Why is this so momentous? Well, aside from being the first publicly recognized economic strategy for Portland in 15 years, it’s the first time that Portland has formally recognized the open source, mobile, coworking, and startup community. And that’s a big step forward. As Eva Schweber says, we should be proud. Read More
Nedspace II: Former Vidoop space in Old Town keeps its startup flare
NedSpace folks are teaming up with eROI—not only a successful Portland startup but also an Old Town landlord—to turn the former Vidoop space above Backspace into another NedSpace workspace.
It’s no secret that I’m a huge fan of NedSpace, the coworking space on SW 3rd that’s full of some of the most business-minded tech entrepreneurs in town. I also like the fact that it’s run by a couple of already successful entrepreneurs as a way to give back to the community. And as if that’s not enough, NedSpace serves as the home of the Portland Ten, the startup bootcamp designed to whip would-be entrepreneurs into shape.
Apparently, I’m not the only one who’s a fan. The NedSpace concept is popular. So popular, in fact, that they’ve run out of room. Read More
Portland Mayor Sam Adams talks open source, mobile, coworking, and the startup environment
Last Sunday, a group of folks representing the Portland open source, mobile, and coworking community got the chance to sit down and chat with Portland Mayor Sam Adams. Among those in attendance were Rubyist and Calagator lead Audrey Eschright, CubeSpace’s David Komisky, Software Association of Oregon Interim President Scott Kveton, the Mayor’s Economic Development Policy Advisor Skip Newberry, CubeSpace’s Eva Schweber, General Counsel at Extreme Arts & Sciences J-P Voilleque, and Small Society’s Raven Zachary.
Eva has a great recap of how the meeting played out, including insight on the topics we covered from telecommuting to open source to mobile. [UPDATE] And Skip Newberry from the Mayor’s Office has posted his recap, as well. So I wanted to take a different tact. I wanted to find out how the attendees perceived the meeting and the Mayor’s willingness to engage this group in conversation.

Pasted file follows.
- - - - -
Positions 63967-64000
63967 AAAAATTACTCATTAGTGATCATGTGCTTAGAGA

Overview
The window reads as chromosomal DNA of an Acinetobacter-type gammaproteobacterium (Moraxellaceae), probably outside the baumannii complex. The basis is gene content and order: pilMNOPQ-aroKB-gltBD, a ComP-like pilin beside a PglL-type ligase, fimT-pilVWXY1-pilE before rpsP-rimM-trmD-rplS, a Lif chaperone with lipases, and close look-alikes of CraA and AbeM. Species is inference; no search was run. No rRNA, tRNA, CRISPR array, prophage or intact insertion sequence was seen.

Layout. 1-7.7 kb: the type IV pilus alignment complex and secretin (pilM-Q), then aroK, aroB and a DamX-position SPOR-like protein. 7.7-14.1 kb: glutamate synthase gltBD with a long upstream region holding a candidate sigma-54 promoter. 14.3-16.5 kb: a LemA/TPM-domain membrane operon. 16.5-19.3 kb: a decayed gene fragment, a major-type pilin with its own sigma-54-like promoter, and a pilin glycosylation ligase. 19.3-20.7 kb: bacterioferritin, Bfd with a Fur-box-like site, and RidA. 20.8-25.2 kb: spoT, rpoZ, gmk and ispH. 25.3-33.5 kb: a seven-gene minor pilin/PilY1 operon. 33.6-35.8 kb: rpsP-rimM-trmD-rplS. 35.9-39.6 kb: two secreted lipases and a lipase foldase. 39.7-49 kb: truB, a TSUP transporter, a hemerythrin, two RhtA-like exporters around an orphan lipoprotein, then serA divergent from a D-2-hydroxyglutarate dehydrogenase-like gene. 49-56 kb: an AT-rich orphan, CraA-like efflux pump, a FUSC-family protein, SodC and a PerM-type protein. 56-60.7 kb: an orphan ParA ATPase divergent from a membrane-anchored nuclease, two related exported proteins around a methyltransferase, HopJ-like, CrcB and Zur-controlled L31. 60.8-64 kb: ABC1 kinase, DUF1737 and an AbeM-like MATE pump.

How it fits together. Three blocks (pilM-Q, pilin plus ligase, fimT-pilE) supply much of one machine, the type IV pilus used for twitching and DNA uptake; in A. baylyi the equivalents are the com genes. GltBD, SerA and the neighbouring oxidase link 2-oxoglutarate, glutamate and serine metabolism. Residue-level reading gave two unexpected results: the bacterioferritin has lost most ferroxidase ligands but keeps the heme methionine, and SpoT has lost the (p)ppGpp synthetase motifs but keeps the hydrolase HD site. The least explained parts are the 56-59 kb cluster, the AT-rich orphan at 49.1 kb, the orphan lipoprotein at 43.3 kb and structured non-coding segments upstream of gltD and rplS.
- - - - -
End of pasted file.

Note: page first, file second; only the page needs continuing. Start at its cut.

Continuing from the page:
Here’s what they had to say. Read More
Our favorite Portland coworking spaces get some love from The Oregonian
It’s no secret that I started Silicon Florist to highlight some of the “under the RADAR” stories that might not garner coverage from traditional local publications.
So, when the mainstream pubs around town cover the stories I’d like to cover—and cover them before I do—it makes me ridiculously happy.
Today’s case in point: coworking spaces in Portland:
Several vintage Portland buildings have been renovated recently, blurring the line between co-working and traditional offices. Small creative entrepreneurs have office doors, but they share common areas and, sometimes, business.
Among the folks mentioned are some of our favorite coworking spaces in town.
Well, CubeSpace, for one:
CubeSpace hosts evening events, including tech clubs and Beer & Blog gatherings. Schweber and Kominsky sometimes sweep through at 9:15 — quarter-past quitting time — and urge the crowd to move to a bar.
Souk for another:
When Julie Duryea opened Souk 2 1/2 years ago, cafes were the only choice for most freelancing Portlanders. She couldn’t find many co-working spaces beyond New York and London.
Now, her Old Town operation hosts an eclectic crowd: a footwear and apparel consultant, a strategic planner, a retail designer. Plus, Souk has company in the Portland market.
And up-and-coming Nedspace:
They recruit tenants through online networking, word of mouth and a startup event they hosted last month. Early residents are developing iPhone applications, an online rental payment service, board games, interactive music content and more. Some have started companies; others are first-timers.
If you haven’t checked out these coworking spaces, you should. Not only are they do they provide an amazing resource to our startup community, they serve as the warm little hub around which many of us gather.
And their continued willingness to support our events—often pro bono—is without a doubt a key to the burgeoning startup community with which we find ourselves enamoured.
For more, see The Oregonian article “Co-working: a room not of their own” by Laura Oppenheimer.